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Markets

Yields dip at quarter-end, ahead of infrastructure plan

  • Demand was evident at the long end of the curve with the 10-year yield last down 1.4 basis points at 1.710% after rising to a 14-month high on Tuesday.
01 Apr 2021

NEW YORK: U.S. Treasury yields dipped on Wednesday morning on demand from traders rebalancing their portfolios for quarter-end, and ahead of President Joe Biden's infrastructure spending announcement.

Traders must rebalance their portfolios at the end of the month and quarter to account for the drop in maturity of a bond portfolio as time passes. In order to rebalance, traders buy longer-dated debt, which typically drives yields lower.

Demand was evident at the long end of the curve with the 10-year yield last down 1.4 basis points at 1.710% after rising to a 14-month high on Tuesday.

The 30-year bond yield was down 2.5 basis points at 2.370%.

The move lower in yields on longer-dated debt flattened the yield curve.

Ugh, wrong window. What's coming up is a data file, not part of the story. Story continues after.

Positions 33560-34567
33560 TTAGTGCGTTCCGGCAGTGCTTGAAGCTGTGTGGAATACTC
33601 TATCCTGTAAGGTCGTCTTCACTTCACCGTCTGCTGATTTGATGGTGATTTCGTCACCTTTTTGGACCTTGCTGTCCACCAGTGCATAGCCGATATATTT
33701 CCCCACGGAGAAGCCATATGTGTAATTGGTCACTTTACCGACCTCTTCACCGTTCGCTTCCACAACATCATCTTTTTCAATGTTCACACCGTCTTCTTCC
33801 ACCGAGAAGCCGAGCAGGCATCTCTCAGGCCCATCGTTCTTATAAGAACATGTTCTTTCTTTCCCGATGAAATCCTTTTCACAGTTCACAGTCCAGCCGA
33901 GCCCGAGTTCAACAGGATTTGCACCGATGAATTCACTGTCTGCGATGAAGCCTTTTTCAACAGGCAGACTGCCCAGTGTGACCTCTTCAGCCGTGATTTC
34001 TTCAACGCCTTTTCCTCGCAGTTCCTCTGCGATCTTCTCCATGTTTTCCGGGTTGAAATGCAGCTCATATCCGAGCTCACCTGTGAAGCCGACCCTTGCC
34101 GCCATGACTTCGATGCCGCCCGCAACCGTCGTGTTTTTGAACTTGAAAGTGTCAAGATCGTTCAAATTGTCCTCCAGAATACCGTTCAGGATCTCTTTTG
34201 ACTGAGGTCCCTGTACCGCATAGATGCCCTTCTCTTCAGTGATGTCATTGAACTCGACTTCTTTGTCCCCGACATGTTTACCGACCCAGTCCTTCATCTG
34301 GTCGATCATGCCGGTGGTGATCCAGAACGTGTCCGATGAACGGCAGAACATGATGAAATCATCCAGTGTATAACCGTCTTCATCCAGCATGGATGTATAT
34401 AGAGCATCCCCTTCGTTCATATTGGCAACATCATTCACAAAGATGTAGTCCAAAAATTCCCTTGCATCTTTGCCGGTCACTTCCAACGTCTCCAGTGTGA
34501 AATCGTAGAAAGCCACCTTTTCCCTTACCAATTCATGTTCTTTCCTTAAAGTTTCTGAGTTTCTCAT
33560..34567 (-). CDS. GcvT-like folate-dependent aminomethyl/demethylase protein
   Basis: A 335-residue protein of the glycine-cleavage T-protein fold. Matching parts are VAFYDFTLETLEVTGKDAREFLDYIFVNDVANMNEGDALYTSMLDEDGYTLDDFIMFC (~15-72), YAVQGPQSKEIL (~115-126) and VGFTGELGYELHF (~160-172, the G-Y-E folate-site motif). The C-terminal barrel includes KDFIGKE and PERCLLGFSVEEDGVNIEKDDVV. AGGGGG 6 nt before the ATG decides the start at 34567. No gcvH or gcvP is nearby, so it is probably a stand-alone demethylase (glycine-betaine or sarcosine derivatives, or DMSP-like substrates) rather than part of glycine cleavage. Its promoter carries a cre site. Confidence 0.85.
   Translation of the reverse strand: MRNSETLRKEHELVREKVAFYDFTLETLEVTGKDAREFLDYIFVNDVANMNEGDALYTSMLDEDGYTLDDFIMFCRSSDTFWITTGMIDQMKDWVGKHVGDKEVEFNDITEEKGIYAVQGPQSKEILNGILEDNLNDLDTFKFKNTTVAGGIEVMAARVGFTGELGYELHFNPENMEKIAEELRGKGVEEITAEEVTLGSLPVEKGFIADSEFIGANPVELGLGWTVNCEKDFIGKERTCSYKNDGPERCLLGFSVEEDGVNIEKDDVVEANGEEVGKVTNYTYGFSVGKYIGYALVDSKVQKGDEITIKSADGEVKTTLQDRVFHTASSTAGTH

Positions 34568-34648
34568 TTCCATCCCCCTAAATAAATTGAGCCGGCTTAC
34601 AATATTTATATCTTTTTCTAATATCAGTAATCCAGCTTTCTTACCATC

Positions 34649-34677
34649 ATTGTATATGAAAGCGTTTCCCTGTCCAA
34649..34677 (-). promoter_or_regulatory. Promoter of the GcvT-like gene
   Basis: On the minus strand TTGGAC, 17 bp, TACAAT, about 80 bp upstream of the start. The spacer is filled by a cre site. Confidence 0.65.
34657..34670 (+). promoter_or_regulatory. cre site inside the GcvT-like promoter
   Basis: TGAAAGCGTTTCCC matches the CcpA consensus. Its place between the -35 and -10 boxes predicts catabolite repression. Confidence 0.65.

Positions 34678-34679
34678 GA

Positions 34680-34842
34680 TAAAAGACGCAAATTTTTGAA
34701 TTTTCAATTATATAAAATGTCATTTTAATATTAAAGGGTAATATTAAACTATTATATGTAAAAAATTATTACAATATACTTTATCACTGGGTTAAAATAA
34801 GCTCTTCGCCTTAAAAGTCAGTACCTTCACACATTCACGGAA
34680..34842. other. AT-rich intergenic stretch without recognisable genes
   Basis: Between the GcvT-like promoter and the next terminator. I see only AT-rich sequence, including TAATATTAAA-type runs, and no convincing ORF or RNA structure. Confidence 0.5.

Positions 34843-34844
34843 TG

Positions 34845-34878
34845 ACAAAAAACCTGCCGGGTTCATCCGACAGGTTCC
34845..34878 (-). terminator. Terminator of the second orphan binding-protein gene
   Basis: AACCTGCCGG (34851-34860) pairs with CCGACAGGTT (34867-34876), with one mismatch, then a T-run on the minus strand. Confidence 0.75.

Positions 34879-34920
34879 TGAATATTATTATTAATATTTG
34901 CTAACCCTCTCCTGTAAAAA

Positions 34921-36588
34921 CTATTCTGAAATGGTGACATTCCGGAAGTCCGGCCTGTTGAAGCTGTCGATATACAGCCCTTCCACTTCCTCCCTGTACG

The flattening began late on Tuesday after the spread between two- and 10-year yields - the most commonly used measure of the yield curve - had earlier reached its widest since July 2015.

The two- and 10-yield curve on Wednesday was down less than a basis point on the day, while the spread between the five- and 30-year yields was down 1.5 basis points on the day.

There is "a little bit of a bid in the long end as we look towards extensions and rebalancing. Overall it has been a fairly quiet day. Even this stronger data has had a minimal impact," said Justin Lederer, Treasury analyst and trader at Cantor Fitzgerald.

"There are a lot of people looking over to finish the quarter," said Lederer.

Yields were little moved by reports earlier that U.S. private employers hired the most workers in six months in March as more Americans got vaccinated against COVID-19, pushing the economy toward a broader reopening.

The dip in yields comes ahead of Biden's infrastructure announcement later Wednesday in Pittsburgh.

The plan could have a price tag as high as $4 trillion to pay for traditional roads and bridges while also addressing climate change and income equality.

Such a plan would require an increase in debt issuance that would drive Treasury prices lower and yields higher.

Wednesday's dip in yields may therefore be a temporary move ahead of the announcement.

"The Biden thing is definitely important. I do believe that we could continue to see higher rates," said Lederer.

"If the economy continues to show that it is gaining momentum, and inflation picks up, with all this money in the system, I think that higher rates is where we should be going."

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